Cost of Living: £ It’s easy to make ends meet in Georgia. Generally in line with other Eastern European countries, food is very affordable, especially if you’re eating outside the main city centres and buying local produce.


10. Germany 

Ever wanted to live a creative lifestyle in Berlin? Maybe you’d prefer to explore the ancient city of Hamburg? Whether you’re seeking medieval towns or holding out for Oktoberfest, Germany is a fascinating place to live and work.

This location is perfect for: Alternative co-working spaces, nestled amongst incredible street art.

Visa Options: The Aufenthaltserlaubnis für selbständige Tätigkeit is a residency permit for self-employed and freelance workers that can last between six months and three years. To apply, you’ll need a German address, health insurance, to provide proof of financial self-sustainability and to show that you have German clients. Learn more.

Cost of living: ££ Germany is one of Europe’s most liveable countries, and the cost of living reflects that. While rental prices vary from city to city, living expenses are generally low.


11. Greece

Explore the Parthenon on your lunch break, complete tasks from the pebble beaches of Mykonos, or check your emails while riding a donkey through Santorini (impractical, but fun!). Greece is the latest European country to set up a visa for digital nomads.

This location is perfect for: Dazzling islands, incredible seafood and fascinating history. 5G is also available in most cities so you can access great WiFi with no worries.

Visa Options: The Digital Migrant Visa is the next in a line of investment visas that permit long-term stays. The scheme is open to both employed and self-employed workers as long as they have not previously been a tax resident of Greece, or replace an existing job in the country. The Greek government are also offering a 50% tax break for the first 7 years of your digital nomad status.

Cost of Living: ££ The cost of rent is around half the price in Athens than it is in London. Along with this huge saving, amenities across the board are reasonable in most Greek locations. You may find yourself paying slightly more if you want to set up shop on the popular islands.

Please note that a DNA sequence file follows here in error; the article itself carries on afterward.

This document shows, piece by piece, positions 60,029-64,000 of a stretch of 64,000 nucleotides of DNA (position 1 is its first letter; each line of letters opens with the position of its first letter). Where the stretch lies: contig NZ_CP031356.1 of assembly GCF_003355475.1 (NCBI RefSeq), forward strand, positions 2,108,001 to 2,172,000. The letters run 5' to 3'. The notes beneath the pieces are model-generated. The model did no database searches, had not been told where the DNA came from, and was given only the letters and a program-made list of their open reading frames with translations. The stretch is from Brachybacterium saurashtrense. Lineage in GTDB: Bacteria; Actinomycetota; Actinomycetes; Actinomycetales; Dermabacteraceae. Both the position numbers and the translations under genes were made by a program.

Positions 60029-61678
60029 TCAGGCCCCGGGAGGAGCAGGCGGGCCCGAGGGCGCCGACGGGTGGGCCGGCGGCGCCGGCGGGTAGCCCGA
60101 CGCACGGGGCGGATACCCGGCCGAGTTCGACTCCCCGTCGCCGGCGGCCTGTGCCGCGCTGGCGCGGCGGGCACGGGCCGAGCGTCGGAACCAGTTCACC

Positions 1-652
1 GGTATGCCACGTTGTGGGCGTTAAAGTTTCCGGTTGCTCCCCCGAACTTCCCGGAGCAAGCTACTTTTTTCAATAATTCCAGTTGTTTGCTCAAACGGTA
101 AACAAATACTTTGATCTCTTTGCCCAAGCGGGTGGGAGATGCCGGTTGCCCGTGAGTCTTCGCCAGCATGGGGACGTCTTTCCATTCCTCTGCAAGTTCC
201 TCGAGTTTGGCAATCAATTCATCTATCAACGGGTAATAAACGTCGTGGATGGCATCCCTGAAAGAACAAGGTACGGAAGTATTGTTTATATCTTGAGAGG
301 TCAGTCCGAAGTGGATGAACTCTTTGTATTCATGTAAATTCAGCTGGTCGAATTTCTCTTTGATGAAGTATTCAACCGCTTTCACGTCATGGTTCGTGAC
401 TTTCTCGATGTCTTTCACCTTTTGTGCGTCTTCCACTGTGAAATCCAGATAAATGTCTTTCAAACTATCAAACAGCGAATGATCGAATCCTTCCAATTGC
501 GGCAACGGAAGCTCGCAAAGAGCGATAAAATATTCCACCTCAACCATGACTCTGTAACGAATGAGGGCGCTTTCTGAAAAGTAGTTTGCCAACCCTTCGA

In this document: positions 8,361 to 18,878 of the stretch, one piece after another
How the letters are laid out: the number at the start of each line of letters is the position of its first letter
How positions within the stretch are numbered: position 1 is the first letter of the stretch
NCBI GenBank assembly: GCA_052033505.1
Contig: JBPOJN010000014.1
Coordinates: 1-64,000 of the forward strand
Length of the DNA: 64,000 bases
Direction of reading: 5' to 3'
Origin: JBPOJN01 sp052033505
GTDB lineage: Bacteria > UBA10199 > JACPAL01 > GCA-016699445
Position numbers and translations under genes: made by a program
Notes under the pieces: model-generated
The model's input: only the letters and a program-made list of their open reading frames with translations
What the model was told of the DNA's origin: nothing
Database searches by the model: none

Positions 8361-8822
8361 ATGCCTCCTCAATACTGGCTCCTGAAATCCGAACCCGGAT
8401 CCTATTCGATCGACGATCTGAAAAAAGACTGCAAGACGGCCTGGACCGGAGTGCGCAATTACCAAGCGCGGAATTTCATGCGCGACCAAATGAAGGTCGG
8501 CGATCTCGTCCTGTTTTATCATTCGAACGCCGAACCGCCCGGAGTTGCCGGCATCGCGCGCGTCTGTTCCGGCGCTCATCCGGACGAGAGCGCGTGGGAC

12. Mexico

Yes, Mexico has beautiful beaches to explore and ancient ruins. It has beautiful vibrant cities full of amazing art and architecture. It also has a rich and fascinating culture. And all of this is underpinned by the unbelievable cuisine. From classic tortas and tacos, to incredible seafood and Mayan delicacies – amazing food is a big part of Mexican living. 

This location is perfect for: Working from a beautiful beach and clocking off early for a mezcal. 

Visa Options: Mexico offers a temporary resident visa that lasts for one year and can be renewed for three years. The visa is open to remote workers and the self-employed, who need to show that they earn at least £910 per month or have a bank balance of at least £15k to apply. Learn more.

Cost of Living: £ Mexico is a very affordable country to live and work in. The cost of rent and utilities is very low, and you can eat extremely well on a dime.


13. Portugal

pastel de nata (local custard tart) and a €1 espresso could make anyone fall in love with Portugal easily. The country has a lively coast complete with stunning beaches (and beach bars), and incredible cities full of art and history. Portuguese wine is definitely another amazing drawcard, and an incredible bottle will only set you back about €6.

The location is perfect for:  Working from your choice of lively cafe, while consuming alllllll the tarts.

Visa Options: Portugal’s visa option is open to both entrepreneurs and remote workers. You’ll need to provide proof of income from property, proof of business ownership or proof of employment and financial means. You’ll also need private health insurance and to be earning at least €600 a month. Learn more.

Cost of living: £ We know Portugal is a very cheap place for the coffee lover (with the lowest priced coffee in Europe), and other living expenses also come in at relatively affordable prices. It’s one of the cheapest places to live in Western Europe